- Jack Fleming
Mike Dunlap - 7 Points of Defensive Transition
Mike Dunlap is currently the assistant coach for the Milwaukee Bucks, previous head coach at Loyola Marymount University and a short stint as Head Coach with the Charlotte Bobcats.
How many do you send to the offensive glass?
(a) Triangle and 2 Back
(b) 4 and 1 Back
(c) 5 to the Glass
(d) All 5 back
The options are endless, but you have to decide what you are willing to prioritise. Does it fit your spacing? Does it fit your personnel? Does it fit your philosophy?
2. Pick Up the Ball
Where? What's your point of confrontation?
(a) Dunlap - immediately, jam the rebounder.
(b) Majerus - pick it up at half court.
Be aware of game slippage, wherever you say it will be further back than that.
3. Sprint Your Lane
Stop the ball, protect the basket. Need a goalie.
First 3 steps are everything.
Defensive lanes just like offensive transition.
Forget your man, get behind the line of the ball.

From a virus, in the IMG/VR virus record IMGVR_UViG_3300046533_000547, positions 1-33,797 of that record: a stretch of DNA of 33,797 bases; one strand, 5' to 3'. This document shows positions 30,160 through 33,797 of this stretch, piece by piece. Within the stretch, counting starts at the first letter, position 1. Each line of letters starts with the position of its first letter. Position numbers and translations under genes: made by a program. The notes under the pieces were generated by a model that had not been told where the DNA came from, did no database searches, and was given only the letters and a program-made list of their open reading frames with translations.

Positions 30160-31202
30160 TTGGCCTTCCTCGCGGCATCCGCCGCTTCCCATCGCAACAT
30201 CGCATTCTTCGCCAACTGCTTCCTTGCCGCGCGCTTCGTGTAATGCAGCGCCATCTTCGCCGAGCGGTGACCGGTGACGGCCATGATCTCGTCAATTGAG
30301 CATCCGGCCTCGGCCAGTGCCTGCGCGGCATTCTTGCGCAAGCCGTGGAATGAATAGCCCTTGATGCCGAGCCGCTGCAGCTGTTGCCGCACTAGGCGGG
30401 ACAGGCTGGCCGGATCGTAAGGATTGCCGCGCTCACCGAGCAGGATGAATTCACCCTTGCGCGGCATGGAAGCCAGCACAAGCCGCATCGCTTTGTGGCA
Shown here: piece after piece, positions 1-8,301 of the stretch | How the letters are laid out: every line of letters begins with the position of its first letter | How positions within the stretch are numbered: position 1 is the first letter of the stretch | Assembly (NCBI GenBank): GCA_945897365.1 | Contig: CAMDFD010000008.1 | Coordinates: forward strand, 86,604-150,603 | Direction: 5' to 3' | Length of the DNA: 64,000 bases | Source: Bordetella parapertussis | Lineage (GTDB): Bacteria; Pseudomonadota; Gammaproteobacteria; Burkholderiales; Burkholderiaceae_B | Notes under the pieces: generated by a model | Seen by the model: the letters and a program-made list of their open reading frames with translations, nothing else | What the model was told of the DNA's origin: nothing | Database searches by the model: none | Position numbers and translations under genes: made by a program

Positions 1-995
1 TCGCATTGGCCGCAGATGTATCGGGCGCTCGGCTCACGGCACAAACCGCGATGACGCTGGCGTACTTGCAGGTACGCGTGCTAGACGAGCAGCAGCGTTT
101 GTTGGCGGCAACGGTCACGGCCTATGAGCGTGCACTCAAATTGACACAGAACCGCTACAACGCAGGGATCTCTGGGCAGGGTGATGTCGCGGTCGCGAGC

Load all 5 to the ball side, the weak side will not beat you in transition.
4. Match Up
- Identify the threats on the floor.
- Who am I guarding? Shooter/driver/post.
Can't have hesitation in your defence, cannot have 'splits' in the full court.
Ball pressure and communication, we want an aggressive defence.
Can always take the dogs off, but hard to ramp it up if your team is indecisive.
Simple rules = closest person goes.
6. Contest All Shots
Hands to the sky, above the ball on all shots.
17% decline in FG with a hand up.
Value of small efforts, you are what you measure.
All mistakes can be forgotten with a great block out and rebound.
All defensive effort prior can be lost with a missed block out.
Every drill is a rebounding drill.